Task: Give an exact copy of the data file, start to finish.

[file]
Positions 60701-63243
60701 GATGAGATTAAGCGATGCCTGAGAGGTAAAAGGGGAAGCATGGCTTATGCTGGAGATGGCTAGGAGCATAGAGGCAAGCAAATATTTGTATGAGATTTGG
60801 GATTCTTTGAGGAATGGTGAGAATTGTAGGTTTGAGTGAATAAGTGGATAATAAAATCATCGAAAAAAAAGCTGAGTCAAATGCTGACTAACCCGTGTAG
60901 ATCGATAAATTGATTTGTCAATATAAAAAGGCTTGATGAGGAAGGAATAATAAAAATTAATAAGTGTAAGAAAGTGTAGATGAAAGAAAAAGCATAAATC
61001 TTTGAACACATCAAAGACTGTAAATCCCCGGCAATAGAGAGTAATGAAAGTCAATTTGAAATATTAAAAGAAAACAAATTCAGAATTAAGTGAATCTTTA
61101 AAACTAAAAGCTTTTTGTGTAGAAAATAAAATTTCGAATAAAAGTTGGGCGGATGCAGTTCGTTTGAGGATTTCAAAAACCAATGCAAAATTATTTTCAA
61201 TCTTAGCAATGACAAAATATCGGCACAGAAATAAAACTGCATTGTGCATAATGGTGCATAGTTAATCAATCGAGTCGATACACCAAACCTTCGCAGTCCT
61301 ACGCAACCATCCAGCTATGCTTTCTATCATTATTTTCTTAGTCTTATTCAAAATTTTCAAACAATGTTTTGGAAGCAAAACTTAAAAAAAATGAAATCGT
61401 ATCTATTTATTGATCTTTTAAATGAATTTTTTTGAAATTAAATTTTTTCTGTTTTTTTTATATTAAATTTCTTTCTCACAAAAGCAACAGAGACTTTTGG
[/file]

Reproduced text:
Positions 60701-63243
60701 GATGAGATTAAGCGATGCCTGAGAGGTAAAAGGGGAAGCATGGCTTATGCTGGAGATGGCTAGGAGCATAGAGGCAAGCAAATATTTGTATGAGATTTGG
60801 GATTCTTTGAGGAATGGTGAGAATTGTAGGTTTGAGTGAATAAGTGGATAATAAAATCATCGAAAAAAAAGCTGAGTCAAATGCTGACTAACCCGTGTAG
60901 ATCGATAAATTGATTTGTCAATATAAAAAGGCTTGATGAGGAAGGAATAATAAAAATTAATAAGTGTAAGAAAGTGTAGATGAAAGAAAAAGCATAAATC
61001 TTTGAACACATCAAAGACTGTAAATCCCCGGCAATAGAGAGTAATGAAAGTCAATTTGAAATATTAAAAGAAAACAAATTCAGAATTAAGTGAATCTTTA
61101 AAACTAAAAGCTTTTTGTGTAGAAAATAAAATTTCGAATAAAAGTTGGGCGGATGCAGTTCGTTTGAGGATTTCAAAAACCAATGCAAAATTATTTTCAA
61201 TCTTAGCAATGACAAAATATCGGCACAGAAATAAAACTGCATTGTGCATAATGGTGCATAGTTAATCAATCGAGTCGATACACCAAACCTTCGCAGTCCT
61301 ACGCAACCATCCAGCTATGCTTTCTATCATTATTTTCTTAGTCTTATTCAAAATTTTCAAACAATGTTTTGGAAGCAAAACTTAAAAAAAATGAAATCGT
61401 ATCTATTTATTGATCTTTTAAATGAATTTTTTTGAAATTAAATTTTTTCTGTTTTTTTTATATTAAATTTCTTTCTCACAAAAGCAACAGAGACTTTTGG